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Keywords:

  • Clostridium acetobutylicum;
  • Metabolic shift;
  • Alcohol formation;
  • Hydrogenase;
  • NADH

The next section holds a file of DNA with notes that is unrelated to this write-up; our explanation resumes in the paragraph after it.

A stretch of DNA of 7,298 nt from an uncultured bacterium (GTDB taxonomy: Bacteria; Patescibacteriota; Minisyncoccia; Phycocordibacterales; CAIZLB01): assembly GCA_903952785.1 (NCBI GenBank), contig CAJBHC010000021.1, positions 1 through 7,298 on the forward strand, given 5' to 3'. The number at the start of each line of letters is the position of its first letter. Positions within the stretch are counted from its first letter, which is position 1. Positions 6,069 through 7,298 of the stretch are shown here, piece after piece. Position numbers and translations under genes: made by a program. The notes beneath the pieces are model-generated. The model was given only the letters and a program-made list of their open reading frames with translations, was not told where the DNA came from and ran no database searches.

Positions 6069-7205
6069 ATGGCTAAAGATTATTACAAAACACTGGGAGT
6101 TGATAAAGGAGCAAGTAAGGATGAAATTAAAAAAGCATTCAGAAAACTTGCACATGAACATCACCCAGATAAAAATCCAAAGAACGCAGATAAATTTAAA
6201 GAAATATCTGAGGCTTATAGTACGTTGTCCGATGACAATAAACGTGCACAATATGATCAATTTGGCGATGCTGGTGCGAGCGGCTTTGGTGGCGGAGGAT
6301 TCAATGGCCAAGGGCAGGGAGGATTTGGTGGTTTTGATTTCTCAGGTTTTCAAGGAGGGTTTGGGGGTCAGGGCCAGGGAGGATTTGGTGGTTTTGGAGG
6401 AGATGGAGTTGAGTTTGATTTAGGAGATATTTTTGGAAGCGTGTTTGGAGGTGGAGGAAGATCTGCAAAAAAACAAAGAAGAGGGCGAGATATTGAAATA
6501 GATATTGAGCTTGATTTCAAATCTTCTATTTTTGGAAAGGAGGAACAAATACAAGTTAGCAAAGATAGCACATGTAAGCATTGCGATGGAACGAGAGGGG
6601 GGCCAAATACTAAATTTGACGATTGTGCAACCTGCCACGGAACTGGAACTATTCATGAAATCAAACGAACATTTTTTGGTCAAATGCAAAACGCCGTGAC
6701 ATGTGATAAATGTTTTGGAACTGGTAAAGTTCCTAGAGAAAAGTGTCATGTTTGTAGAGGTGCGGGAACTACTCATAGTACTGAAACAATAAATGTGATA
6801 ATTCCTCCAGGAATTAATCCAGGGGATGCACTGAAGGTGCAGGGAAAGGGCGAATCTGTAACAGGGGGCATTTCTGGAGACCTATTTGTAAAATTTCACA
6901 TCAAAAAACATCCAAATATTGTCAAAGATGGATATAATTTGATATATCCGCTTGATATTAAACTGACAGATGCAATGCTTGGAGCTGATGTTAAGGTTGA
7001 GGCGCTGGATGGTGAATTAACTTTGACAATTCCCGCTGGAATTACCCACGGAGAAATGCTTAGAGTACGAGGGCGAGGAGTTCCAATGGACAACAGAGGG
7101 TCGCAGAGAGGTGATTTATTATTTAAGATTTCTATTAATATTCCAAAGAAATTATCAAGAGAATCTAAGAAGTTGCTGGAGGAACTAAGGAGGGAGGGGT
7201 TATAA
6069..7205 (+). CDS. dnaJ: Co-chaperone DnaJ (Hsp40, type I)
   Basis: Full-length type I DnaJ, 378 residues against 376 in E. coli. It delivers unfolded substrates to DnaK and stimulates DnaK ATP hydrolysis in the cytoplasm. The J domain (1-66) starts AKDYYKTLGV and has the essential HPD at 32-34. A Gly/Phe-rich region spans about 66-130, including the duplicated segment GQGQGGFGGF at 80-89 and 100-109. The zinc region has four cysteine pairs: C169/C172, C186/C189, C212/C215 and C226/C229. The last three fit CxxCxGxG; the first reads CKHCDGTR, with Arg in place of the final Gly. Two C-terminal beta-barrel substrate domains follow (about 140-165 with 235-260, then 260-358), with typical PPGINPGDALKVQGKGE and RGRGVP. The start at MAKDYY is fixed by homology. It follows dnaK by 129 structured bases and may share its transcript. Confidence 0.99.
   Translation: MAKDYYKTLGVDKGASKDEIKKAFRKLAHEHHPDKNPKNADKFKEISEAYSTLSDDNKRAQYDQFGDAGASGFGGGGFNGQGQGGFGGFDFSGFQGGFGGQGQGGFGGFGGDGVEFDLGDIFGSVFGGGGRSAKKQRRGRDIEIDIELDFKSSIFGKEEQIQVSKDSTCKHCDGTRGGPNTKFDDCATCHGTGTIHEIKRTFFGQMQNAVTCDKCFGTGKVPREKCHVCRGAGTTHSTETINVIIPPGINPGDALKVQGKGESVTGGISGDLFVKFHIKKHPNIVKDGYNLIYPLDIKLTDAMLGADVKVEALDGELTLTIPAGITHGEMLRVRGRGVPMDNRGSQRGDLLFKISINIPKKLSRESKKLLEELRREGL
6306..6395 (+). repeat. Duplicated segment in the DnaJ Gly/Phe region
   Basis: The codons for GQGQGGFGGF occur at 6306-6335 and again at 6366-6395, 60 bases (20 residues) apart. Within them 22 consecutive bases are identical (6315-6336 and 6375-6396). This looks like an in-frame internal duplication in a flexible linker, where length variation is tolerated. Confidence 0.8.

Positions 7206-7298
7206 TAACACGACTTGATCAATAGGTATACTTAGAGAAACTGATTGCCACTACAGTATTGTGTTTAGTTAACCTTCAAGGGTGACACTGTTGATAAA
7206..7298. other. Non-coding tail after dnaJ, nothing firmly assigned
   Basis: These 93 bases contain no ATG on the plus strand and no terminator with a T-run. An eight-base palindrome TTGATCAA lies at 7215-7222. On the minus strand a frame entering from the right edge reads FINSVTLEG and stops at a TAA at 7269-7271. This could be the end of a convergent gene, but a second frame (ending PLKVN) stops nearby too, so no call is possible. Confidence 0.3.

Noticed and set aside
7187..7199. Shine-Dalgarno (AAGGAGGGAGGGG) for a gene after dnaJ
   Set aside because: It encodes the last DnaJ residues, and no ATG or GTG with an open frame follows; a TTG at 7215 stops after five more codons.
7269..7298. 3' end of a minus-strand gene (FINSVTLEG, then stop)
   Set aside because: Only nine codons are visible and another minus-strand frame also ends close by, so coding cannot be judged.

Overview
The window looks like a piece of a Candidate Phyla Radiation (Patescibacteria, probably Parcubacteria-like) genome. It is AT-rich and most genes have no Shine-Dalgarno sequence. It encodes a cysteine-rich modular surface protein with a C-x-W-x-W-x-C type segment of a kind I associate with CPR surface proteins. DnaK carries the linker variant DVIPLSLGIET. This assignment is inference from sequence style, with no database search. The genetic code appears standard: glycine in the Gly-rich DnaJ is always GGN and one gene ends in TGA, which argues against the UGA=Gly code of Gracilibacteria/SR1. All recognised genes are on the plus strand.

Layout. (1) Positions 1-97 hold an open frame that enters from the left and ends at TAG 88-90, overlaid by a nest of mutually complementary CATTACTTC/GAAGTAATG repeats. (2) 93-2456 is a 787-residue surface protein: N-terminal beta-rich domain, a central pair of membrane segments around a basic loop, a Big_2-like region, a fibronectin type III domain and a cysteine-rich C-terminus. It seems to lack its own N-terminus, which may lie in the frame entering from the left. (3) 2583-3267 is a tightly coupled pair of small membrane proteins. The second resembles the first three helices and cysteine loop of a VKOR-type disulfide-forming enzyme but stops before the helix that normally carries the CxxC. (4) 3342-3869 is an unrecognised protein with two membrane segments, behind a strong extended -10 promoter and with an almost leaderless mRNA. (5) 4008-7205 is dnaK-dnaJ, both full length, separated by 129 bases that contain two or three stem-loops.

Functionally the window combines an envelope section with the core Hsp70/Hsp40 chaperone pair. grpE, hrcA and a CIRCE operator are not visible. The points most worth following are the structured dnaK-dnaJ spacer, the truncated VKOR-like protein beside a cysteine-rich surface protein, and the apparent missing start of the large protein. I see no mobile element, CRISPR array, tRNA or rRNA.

Abstract: Alcohol formation was initiated in continuous cultures of Clostridium acetobutylicum under distinct steady-state conditions: (i) in glucose-limited cultures established at low operating pH with formation of butanol, ethanol and acetone (induction of the solventogenesis) in which cells contained normal levels of NADH and a high level of ATP and butyric acid; and (ii) by increasing the NADH pressure at neutral pH in glucose-limited cultures after addition of Neutral red, or in glucose-glycerol or glucose-glycerol-pyruvate grown cultures, with a strictly alcohologenic metabolism (no acetone produced) associated with high levels of intracellular NADH and various levels of ATP. These two different metabolic shift systems are correlated with the expression of different genes involved in the solvent-forming pathways and the electron flow distribution. A high NADH level leading to butanol and ethanol formation was accompanied by increased activities of the NADH-dependent alcohol and butyraldehyde dehydrogenases, and ferredoxin:NAD(P)+ reductases, and by decreased activities of the NADH:ferredoxin reductase. This last group of enzymes constitutes the key enzymes regulating electron flow, since no change in hydrogenase activity was observed. On the other hand, classical solventogenesis appears to be characterized by high levels of expression of the NADPH-dependent alcohol and butyraldehyde dehydrogenases, and of the two enzymes involved in the acetone-forming pathway, while the ferredoxin:NAD(P)+ reductases were not synthesized. A decrease of the in vitro hydrogenase activity explains the lower hydrogen generation. In addition, the regulation of the intracellular pH was different between the alcohologenic culture grown at neutral pH and the solventogenic cultures grown at low pH. An inversion of the transmembrane pH gradient was observed during the production of alcohol at neutral pH and was related to a lower in vivo specific rate of hydrogen production while in the cultures grown at low pH the transmembrane pH generation was not linked to the F1F0 ATPase activity.